The Great Mother

A thunderstorm tore through New York City yesterday – the sky got that yellow, dirty glass color. On my back porch I resisted the urge to record it with a phone camera, so I could show you all. I knew others were probably on that assignment, and they were, but what does it say that we no longer experience something so elemental as a thunderstorm without reaching for our iPhones like a smoker relieved to be out of a meeting.

“It’s rainin’ it’s pourin’/ The old man is snorin'” I said, and it occurred to me for the first time in my life that the old man in that rhyme may be The Old Man. God snoring, that’s what thunder is. Kids in Catholic school in the late ’70s used to say it was angels bowling.

So I called my friend Mark in Connecticut, a potter who blogs at Offers to Raven, and who’s always ready for a mythic or poetic question. He agreed that even though the old man soon after “went to bed and bumped his head/ and couldn’t get up in the mornin'” that the snoring did imply thunder.

At this point I was sitting under a steel awning with an electrical device in my hand and lightning crashing nearby, so we said good-bye and I traded the phone for a collection of one of the great poets, Wislawa Szymborska.

FemaleStatuetteSamarra6000BCE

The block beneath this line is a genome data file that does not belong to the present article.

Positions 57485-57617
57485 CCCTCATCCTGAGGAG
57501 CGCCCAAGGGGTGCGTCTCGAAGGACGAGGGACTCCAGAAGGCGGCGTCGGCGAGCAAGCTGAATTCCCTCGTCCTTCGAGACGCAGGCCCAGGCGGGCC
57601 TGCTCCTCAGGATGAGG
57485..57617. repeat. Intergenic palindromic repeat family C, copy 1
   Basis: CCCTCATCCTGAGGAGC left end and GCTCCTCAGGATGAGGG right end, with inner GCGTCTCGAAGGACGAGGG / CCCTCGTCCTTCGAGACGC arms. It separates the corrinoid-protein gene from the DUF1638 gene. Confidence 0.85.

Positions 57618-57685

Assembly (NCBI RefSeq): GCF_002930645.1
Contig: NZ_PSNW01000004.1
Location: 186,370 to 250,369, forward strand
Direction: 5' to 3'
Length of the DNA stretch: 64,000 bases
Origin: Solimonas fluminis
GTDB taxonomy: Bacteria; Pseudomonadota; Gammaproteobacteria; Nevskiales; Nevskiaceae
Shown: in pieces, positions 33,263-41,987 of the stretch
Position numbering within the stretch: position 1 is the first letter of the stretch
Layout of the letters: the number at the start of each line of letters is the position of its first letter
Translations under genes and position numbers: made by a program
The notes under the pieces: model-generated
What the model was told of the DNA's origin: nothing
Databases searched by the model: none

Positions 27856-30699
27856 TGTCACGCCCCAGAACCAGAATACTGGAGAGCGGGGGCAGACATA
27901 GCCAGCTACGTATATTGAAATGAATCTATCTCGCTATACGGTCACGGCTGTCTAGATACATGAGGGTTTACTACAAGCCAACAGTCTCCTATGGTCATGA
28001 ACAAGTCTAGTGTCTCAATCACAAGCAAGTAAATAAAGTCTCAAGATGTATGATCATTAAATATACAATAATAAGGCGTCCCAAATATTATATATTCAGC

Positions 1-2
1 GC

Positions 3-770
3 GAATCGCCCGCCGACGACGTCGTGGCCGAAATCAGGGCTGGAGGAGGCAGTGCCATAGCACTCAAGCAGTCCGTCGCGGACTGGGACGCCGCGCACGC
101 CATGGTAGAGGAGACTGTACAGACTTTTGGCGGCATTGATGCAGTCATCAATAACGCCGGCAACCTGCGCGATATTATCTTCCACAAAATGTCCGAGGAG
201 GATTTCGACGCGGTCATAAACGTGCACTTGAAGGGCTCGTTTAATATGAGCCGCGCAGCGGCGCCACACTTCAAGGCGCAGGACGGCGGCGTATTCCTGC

From 6,000 BC in Iraq, now at The Louvre.

I’ve memorized her poem “A Paleolithic Fertility Fetish” in the past. Though it fades and comes back in pieces the way memorized-then-forgotten poems become circular loop-de-loops, I often go back to it. “The Great Mother has no face,” it starts. “Why would the Great Mother need a face?”

I always assumed this poem refers to a statuette of a woman from pre-history, Szymborska finding reassurance and peace from the incompleteness and abstraction of the holy object. It ends:

“The Great Mother barely has a pair of arms,
two tiny limbs lie lazing on her breass.
Why would they want to bless life,
give gifts to what has enough and more!
Their only obligation is to endure as long as earth and sky just in case
of some mishap that never comes.
To form a zigzag over essence.
The ornament’s last laugh.”

Goddess forbid, if I get hit by lightning and die, one of you please read that poem before you lower me into a grave with nothing except possibly a sheet between the earth and me. You can read the complete poem if you scroll down here.

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